ZIMBABWE – The area of Mahusekwa had been a nondescript rural outpost in Zimbabwe that few people could find it on the map. Fewer could justify a visit.
But things have changed. Over the past two years, people living in the Marondera district – with a population of 190,000 – came quite often to this tiny township. And the main draw is no other than a modern hospital.
The Mahusekwa Hospital, also known as China-Zimbabwe Friendship Hospital, was built under a Chinese aid project to help Zimbabwe provide quality health services in the countryside, where 70 percent of the population live.
The construction and supply of medical equipment of Mahusekwa hospital took about two years to complete, and the $ 6 million project was commissioned in early 2013, according to Ling Jinxiang, project manager of China’s Nantong Construction Group Co., Ltd.
“When we first came here, the place was all bushes,” said Ling. “In a small town like this, the access to proper health care was not easy. No wonder our project is much welcomed here.”
The three-column, two-story hospital, with its imposing look, has been an indisputable landmark of the area.
Tawanda Borerwe, the medical officer of Marondera district whose administration oversees Mahusekwa, said the local community is now getting health services at their doorstep, unlike in the past when they had to travel to Marondera Provincial Hospital which is 46 km away.
“We used to struggle looking for bus fare to get to the nearest hospital but we no longer have this problem as we now just walk to the hospital,” said 38-year-old Tsitsi Machanyangwa who was seeking treatment for leg pain.
Sheila Chakaingesu, a 22-year-old mother who brought her child for immunisation, said they used to travel 30 km to get to the nearest clinic. The hospital, with all its modern facilities, was such a relief to local residents.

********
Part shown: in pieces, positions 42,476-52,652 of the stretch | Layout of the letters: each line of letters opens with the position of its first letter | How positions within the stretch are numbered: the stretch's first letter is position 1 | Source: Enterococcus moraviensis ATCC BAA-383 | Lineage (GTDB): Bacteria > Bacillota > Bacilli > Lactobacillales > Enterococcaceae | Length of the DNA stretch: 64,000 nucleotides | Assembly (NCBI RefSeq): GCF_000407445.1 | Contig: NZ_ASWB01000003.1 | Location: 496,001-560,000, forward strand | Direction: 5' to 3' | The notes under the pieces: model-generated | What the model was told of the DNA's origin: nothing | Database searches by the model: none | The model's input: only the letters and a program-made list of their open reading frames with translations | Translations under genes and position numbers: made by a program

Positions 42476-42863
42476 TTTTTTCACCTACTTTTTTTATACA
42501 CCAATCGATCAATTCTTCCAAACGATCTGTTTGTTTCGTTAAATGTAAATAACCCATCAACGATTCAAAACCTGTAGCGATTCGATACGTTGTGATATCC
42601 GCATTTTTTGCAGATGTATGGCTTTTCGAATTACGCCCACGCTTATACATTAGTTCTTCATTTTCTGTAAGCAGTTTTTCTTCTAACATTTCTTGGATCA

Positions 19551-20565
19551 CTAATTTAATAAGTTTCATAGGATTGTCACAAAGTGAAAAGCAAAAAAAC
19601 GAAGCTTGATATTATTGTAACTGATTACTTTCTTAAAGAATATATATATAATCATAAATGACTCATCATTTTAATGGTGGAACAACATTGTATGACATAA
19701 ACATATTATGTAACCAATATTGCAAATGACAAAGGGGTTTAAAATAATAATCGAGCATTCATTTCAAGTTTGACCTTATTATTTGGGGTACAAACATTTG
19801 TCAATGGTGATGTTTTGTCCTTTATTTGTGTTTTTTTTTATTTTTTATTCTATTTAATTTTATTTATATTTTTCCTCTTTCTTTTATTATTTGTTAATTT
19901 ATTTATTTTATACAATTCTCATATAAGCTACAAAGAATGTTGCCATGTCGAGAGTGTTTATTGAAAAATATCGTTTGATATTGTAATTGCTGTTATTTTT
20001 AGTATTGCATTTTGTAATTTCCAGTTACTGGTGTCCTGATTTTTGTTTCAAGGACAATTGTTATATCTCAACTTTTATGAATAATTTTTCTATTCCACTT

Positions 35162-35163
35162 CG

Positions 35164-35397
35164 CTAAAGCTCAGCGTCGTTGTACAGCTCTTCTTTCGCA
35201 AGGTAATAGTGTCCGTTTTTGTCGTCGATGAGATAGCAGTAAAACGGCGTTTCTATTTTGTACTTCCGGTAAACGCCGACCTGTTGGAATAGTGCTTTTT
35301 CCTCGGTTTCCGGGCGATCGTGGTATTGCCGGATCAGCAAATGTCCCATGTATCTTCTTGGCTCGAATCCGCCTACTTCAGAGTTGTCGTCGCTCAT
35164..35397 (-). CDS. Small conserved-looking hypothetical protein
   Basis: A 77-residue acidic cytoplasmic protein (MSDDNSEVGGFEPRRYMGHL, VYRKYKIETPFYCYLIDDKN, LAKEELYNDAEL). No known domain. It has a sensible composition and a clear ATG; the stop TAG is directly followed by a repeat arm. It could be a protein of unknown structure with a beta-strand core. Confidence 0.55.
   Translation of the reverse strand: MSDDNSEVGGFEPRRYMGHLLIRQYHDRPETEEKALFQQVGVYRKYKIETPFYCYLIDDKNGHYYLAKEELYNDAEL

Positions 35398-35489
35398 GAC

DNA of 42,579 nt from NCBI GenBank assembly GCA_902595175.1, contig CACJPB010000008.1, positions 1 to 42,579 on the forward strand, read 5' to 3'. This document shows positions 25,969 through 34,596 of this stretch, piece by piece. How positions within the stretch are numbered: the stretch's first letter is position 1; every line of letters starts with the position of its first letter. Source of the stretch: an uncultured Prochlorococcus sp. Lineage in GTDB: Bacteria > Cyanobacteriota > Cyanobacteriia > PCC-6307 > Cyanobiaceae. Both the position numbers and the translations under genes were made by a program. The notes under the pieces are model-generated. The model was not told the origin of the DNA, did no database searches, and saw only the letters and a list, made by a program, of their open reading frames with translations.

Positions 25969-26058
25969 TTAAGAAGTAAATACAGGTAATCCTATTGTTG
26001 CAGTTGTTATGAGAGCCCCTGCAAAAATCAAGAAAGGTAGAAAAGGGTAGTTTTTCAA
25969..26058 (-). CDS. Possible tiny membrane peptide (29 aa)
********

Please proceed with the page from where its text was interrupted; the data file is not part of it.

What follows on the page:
But being close is not the only advantage of the hospital. It has the best facilities among the district-level hospitals. Offered services include x-ray, ultrasound scan, dental services, CT scan, endoscopy and specialized orthopedic services.
“This hospital came at the right time when we really wanted to offer health services such as the ones we are offering,” Borerwe said. “For example, orthopedics is a specialized service which can only be obtained at central hospitals.”
Zimbabwe has five central hospitals located in Harare and Bulawayo. Most of the provincial, district, and primary health institutions face chronicle shortages of funds, facilities, and qualified staff.
With a staff complement of 175 including three medical doctors, the Mahusekwa hospital is supposed to serve only Marondera district, but due to the extensive and specialist health care it offers, the hospital attracted people from as far as 200 km away. Some even came from Harare.
The poor and vulnerable members are receiving affordable treatment, said hospital administration officer Charles Goredema. “We even offer free treatment to those who cannot afford to pay.”
Borerwe said the hospital had contributed immensely to the reduction in maternal mortality in the rural district where maternal mortality ratio had declined to 703 per 100,000 live births from 946 per 100,000 live births before establishment of the hospital.
“It has gone a long way in lowering maternal deaths in the district because we are offering free maternity services nearer to the people,” he said.
The hospital was part of the 30 hospitals China pledged to build, along with 30 malaria control centers across Africa at the first summit of the Forum on China-Africa Cooperation (FOCAC) in 2006. It was followed by a pledge to further donate $ 79 million worth medical facilities and medicines to these aid projects.
China has a tradition of sending medical doctors to African countries on two-year stints. But the modality of health aid has changed over the years. Last year, China Export and Import Bank gave Zimbabwe a $ 100 million loan to purchase medical equipment to more than 90 hospitals and clinics across the country.